How Much Does Hydroseeding Cost?

Written by: Staff
Last Updated:  August 9, 2018

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Hydroseeding, also referred to as hydraulic mulch seeding or hydro mulching and many other names in the industry, involves using a hose to spray a mixture onto an area where you need new grass.

Known as a much cheaper and efficient alternative than laying sod, no tilling or seeding is required to produce the lush green grass you have envisioned.

Hydroseeding a River Park neighborhood l by USACE HQ, on Flickr
Hydroseeding a River Park neighborhood l” (CC BY 2.0) by USACE HQ

How much does hydroseeding cost?

Unlike other seeding methods, hydroseeding is one of the cheapest methods since little prepping or shipping of sod is required.  On average, when hiring a professional, be prepared to spend $0.07 to $0.20 per square foot or close to $3,000+ per acre if no prep is required.  Contractors will often charge by the square foot for smaller jobs or by the acre if it’s a larger job.  The price will depend on the contractor you hire, the type of seed being used, the density and if any site prep is required.

Since all jobs can be rather unique, consider getting multiple quotes for free from  Here, you can describe your job and licensed contractors will contact you with a ballpark estimate.

Size of JobAverage Price (per square foot)
2,000 - 10,000 square feet$0.20 per square foot
10,001 - 43,560 square feet$0.15 per square foot
1 acre (43560 square feet)$0.10 per square foot
Over 5 acres$4,500~ per acre
Over 10 acres$4,000~ per acre
Over 20 acres$3,700~ per acre
Over 50 acres$3,200~ per acre
Over 100 acres$2,800~ per acre

On this forum thread, someone asked what 6,000 square feet could cost, and according to most responses, they said you should be prepared to spend $0.07 to $0.15 per square feet with no site prep. states that in a residential setting, the costs can range from $0.06 to $0.20 per square foot, with $0.06 to $0.10 per square foot being the most common.  Larger jobs, such as a highway construction, could be even cheaper, often as little as $0.03 per square foot.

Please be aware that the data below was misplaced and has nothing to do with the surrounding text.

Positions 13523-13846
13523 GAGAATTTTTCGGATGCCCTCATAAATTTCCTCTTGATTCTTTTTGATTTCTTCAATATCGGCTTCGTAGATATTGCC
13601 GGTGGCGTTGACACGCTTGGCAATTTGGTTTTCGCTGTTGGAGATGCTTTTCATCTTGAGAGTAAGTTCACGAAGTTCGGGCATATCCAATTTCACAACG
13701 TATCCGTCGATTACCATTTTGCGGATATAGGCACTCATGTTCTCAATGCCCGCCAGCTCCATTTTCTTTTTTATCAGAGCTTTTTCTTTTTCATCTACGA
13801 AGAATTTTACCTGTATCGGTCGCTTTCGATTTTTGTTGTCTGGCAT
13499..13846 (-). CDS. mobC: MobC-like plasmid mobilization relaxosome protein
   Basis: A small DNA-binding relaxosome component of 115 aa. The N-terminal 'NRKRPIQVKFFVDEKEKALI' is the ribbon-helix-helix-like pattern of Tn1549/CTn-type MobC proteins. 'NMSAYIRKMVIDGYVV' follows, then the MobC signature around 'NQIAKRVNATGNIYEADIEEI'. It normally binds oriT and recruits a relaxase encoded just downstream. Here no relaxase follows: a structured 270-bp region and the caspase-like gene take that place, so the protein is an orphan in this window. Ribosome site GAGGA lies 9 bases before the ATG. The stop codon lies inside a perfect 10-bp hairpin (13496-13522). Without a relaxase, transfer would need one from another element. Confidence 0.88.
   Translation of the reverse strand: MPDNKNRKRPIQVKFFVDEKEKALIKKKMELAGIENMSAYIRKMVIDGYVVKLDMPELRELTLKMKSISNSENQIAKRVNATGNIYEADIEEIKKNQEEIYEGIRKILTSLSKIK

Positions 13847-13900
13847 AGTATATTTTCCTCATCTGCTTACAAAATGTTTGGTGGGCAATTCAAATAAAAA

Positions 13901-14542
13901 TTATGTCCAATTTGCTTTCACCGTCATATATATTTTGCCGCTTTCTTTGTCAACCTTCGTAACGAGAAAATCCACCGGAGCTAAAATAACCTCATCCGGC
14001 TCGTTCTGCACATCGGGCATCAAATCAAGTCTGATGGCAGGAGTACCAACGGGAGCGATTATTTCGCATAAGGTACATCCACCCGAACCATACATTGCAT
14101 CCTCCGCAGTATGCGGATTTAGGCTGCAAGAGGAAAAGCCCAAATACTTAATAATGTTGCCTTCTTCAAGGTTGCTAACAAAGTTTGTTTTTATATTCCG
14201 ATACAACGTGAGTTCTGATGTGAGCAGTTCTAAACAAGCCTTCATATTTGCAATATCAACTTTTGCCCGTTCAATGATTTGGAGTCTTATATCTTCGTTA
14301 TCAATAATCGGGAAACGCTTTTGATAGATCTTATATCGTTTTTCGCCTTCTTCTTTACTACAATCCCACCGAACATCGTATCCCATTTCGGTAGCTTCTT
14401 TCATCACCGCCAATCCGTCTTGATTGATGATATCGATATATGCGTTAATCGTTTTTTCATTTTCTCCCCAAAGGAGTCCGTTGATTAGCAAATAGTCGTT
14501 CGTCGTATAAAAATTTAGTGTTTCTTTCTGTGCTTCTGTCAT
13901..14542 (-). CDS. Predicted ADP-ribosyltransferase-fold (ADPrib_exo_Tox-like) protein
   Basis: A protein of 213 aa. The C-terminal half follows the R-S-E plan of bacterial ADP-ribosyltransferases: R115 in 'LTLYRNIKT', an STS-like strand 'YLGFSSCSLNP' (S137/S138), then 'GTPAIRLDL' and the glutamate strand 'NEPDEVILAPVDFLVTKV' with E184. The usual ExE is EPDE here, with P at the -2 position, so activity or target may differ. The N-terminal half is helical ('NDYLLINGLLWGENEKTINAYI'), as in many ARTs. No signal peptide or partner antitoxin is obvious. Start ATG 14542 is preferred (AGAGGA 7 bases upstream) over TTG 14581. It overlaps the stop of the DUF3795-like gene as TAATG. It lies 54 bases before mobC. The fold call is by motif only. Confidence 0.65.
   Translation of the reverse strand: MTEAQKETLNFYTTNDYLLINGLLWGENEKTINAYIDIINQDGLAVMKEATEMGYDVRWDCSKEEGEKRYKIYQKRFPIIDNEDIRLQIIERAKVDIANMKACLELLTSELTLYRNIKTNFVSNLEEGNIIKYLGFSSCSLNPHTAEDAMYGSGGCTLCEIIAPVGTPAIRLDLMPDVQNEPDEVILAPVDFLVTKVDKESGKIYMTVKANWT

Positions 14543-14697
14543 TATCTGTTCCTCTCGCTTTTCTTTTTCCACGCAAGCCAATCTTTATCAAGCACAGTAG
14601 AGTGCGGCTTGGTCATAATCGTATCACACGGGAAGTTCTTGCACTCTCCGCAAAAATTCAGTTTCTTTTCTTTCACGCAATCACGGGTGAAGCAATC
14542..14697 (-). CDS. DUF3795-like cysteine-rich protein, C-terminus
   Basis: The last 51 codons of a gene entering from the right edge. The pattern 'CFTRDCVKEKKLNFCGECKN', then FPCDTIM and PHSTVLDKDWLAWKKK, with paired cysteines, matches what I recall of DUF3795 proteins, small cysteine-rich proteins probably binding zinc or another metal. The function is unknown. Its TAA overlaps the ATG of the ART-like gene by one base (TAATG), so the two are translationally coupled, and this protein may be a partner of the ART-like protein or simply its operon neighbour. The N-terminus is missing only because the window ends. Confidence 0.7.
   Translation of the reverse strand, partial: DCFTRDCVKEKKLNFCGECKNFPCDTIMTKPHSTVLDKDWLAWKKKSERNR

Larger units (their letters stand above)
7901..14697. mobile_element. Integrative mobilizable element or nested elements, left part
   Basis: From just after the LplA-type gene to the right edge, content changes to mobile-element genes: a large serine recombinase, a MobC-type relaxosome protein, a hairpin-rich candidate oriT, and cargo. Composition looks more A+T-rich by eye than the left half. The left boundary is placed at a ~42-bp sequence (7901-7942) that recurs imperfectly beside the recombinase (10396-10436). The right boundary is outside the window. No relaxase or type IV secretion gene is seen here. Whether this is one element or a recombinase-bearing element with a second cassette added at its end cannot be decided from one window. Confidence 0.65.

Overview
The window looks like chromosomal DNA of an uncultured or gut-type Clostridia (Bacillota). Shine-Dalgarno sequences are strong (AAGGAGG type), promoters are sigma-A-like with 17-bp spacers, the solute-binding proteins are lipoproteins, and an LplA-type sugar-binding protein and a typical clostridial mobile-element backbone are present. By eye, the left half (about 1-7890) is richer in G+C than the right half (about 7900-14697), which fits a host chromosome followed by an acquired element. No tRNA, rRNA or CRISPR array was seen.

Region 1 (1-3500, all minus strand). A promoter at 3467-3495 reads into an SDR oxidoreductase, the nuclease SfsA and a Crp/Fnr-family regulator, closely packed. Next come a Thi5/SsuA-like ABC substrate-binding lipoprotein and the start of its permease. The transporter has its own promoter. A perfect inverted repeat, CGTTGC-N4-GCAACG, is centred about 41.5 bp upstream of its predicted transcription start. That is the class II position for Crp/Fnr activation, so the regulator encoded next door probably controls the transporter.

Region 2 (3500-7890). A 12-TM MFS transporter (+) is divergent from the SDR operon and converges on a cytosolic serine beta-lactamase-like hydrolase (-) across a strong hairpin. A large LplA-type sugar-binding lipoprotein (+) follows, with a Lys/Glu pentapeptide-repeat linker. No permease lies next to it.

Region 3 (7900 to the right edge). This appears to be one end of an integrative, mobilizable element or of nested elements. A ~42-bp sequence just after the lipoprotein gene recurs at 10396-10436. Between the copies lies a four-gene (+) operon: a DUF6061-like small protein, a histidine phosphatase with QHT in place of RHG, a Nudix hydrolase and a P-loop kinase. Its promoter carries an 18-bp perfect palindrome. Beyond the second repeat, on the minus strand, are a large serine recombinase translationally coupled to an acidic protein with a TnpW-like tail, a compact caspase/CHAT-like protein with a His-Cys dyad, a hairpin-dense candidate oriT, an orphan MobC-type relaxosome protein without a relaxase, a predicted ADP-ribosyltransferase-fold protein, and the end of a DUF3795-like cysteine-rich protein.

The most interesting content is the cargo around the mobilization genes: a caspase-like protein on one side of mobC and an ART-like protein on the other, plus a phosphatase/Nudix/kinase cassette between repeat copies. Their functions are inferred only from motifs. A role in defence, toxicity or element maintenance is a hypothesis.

Medeiro’s Hydroseeding, a contractor located in Massachusetts, charges $0.10 to $0.15 per square foot for the seed, fertilizer, mulch and labor to apply once the ground is prepared, according to its official website.

Hydroseeding overview

The special mixture, which consists of water, fertilizer, seeds, wood much and soil agents, will be sprayed directly onto the ground, allowing the mulch to form a moisture barrier, effectively protecting the seeds, allowing them to germinate.  If the area is larger than average, then a special slurry-like material, which will come from a tank, may be applied to create an even layer.

When complete, the dyed green mulch allows the seeds to go through its natural decomposition process.  It can take up to two months for your newly-sprouted lawn to establish, and this time, no one will be able to walk on it.

What are the extra costs?

Some companies may charge a consultation fee to come out to your property to inspect and analyze the situation.  This is often $50 to $100, but may be waived if you hire them to perform the job.

In general, this method typically requires very little prep work unless there’s a lot of dead grass or vegetation in the area.  If this were the case, then the contractor may recommend removing the debris in question by tilling the ground to prevent healthy growth after the hydroseeding has been performed.  The costs to prep will greatly depend on the amount of debris that needs to be removed and how it’s done.

Hydroseeding requires a lot of water, and during most jobs, a contractor will need to refill their tank at least once or twice by either using your home’s garden hose or traveling to a water source if you won’t allow the contractor to use your water at home.  If this were the case, then the contractor may charge a mileage and labor surcharge depending on the number of times he or she needs to fill up.

If a company has to travel farther than their zone, a mileage surcharge may apply.

Tips to know:

Hydroseeding does have its own drawbacks.  For one, it will require much more water when compared to sod.  Sod, on average, takes about two weeks of intensive watering, while a hydroseeded lawn can take up to two months.  Weeds are a given as well.  Unlike sod, which is laid out in pristine condition, hydroseeding tends to bring out the worst of weeds.  These weeds, depending on the method you prefer, can either be picked out by hand or sprayed with a herbicide.

Experts advise waiting until the grass grows three inches until you cut it for the first time.

How can I save money?

According to the Landscaping Network, hydroseeding isn’t a cost-saving choice for a smaller lawns due to the machine set up process.

Most contractors offer discounts for those who have larger-than-average jobs.  For example, a three-acre job may be more than an acre job, but the “per acre” cost could be lower.

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